What's in a name - Part 1

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There are tons of mistakes that may occur when writing down RDF statements. I will post a six part series of blog entries, starting with this one, about what can go wrong in the course of naming resources, why it is wrong, and why you should care - if at all. I'll try to mix experience with pragmatics, usability with philosophy. And I surely hope that, if you disagree, you'll do so in the comments or in your own blog.

The first one is the easiest to spot. Here we go:

"Politeia" dc:creator "Plato".

If you don't know about the differences between Literals, QNames and URIs, please take a look at the RDF Primer. It's easy to read and absolutely essential. If you know about the differences, you already know that the above said actually isn't a valid RDF statement: you can't have a literal as the subject of a statement. So, let's change this:

philo:Politeia dc:creator "Plato".

What's the difference between these two? In the first one you say that "Plato" is the creator of "Politeia" (we take the semantics of dc:creator for granted for now). But in the second you say that "Plato" is the creator of philo:Politeia. That's like in Dragonheart, where Bowen tries to find a name for the dragon because he can't just call him "dragon", and he decides on "draco". The dragon comments: "So, instead of calling me dragon in your own language, you decide to call me dragon in another language."

Yep, we decide to talk about Politeia in another language. Because RDF is another language. It tries to look like ours, it even has subjects, objects, predicates, but it is not the language of humans. It is (mostly) much easier, so easy in fact even computers can cope with it (and that's about the whole point of the Semantic Web in the first place, so you shouldn't be too surprised here).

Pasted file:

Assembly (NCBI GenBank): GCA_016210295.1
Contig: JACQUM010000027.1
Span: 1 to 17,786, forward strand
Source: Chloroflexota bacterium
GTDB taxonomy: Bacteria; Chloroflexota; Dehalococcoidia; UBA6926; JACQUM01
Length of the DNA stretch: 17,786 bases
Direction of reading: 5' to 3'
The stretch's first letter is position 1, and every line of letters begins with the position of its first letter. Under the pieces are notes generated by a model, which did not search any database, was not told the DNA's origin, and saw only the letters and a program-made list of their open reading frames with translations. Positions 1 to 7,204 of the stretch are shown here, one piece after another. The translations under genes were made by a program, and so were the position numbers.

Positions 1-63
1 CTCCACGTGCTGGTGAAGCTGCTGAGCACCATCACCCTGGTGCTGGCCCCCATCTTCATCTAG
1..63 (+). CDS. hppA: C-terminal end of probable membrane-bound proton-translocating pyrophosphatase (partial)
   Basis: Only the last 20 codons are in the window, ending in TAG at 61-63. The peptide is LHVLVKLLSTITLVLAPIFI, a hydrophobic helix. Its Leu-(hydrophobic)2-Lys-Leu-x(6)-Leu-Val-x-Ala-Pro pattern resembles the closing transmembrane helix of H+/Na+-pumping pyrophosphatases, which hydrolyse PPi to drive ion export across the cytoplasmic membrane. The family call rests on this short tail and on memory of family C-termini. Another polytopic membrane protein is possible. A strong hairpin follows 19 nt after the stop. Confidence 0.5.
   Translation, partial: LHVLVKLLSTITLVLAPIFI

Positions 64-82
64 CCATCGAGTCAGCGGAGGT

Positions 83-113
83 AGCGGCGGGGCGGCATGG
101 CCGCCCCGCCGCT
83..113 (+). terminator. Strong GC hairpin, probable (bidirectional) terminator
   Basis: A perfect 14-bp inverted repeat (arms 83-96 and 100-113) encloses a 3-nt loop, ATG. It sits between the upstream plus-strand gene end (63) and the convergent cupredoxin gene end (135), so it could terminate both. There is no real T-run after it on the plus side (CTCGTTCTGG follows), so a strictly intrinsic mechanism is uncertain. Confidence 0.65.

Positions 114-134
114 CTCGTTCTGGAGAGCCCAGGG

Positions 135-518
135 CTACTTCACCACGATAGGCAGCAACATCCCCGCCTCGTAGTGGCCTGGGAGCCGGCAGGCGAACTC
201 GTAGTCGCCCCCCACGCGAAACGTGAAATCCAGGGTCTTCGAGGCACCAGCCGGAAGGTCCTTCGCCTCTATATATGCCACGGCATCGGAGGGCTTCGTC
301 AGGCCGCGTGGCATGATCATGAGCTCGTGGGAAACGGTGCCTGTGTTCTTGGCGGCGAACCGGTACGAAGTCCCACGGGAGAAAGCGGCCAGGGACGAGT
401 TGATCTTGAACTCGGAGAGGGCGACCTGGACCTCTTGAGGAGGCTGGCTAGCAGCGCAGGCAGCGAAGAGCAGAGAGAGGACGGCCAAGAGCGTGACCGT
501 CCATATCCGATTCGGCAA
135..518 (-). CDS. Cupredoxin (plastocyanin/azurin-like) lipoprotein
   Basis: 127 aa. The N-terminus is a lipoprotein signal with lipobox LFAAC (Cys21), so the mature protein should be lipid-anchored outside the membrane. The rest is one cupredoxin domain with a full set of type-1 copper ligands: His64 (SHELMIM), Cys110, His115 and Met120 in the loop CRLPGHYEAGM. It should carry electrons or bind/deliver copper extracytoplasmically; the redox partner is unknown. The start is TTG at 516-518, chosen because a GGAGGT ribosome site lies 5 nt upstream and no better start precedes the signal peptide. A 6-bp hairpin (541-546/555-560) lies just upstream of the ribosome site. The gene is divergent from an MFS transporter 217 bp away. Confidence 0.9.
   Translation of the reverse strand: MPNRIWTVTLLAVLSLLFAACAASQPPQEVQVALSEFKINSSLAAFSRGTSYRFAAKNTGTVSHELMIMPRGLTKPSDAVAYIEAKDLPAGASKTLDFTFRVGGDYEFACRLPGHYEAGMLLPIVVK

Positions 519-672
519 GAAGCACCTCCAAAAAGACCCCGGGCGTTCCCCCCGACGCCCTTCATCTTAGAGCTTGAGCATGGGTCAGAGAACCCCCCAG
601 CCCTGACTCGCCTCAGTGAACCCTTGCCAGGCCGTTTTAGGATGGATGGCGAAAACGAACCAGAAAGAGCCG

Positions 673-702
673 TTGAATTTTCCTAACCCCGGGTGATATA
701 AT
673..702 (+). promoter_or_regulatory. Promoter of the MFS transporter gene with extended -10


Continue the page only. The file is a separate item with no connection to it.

"Politeia" has a well defined meaning: it is a literal (the quotation marks tell you that) and thus it is interpreted as a value. "Politeia" actually is just a word, a symbol, a sign pointing to the meant string Politeia (a better example would be: "42" means the number 42. "101010b", "Fourty-Two" or "2Ah" would have been perfectly valid other signs denoting the number 42).

And what about philo:Politeia? How is it different from "Politeia", what does this point to?

philo:Politeia is a Qualified Name (QName), and thus ultimatively a short-hand notation for an URI, an Unified Resource Identifier. In RDF, everything has to be a resource (well, remember, RDF stands for Resource Description Framework), but that's not really a constraint, as you may simply consider everything a resource. Even you and me. And URIs are names for resources. Universally (well, at least globally) unique names. Like philo:Politeia.

You may wonder about what your URI is, the one URI denoting you. Or what the URI of Plato is, or of the Politeia? How to choose good URIs, and what may go wrong? And what do URIs actually denote, and how? We'll discuss this all in the next five parts of this series, don't worry, just stay tuned.

Originally published on Semantic Nodix

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What's in a name - Part 2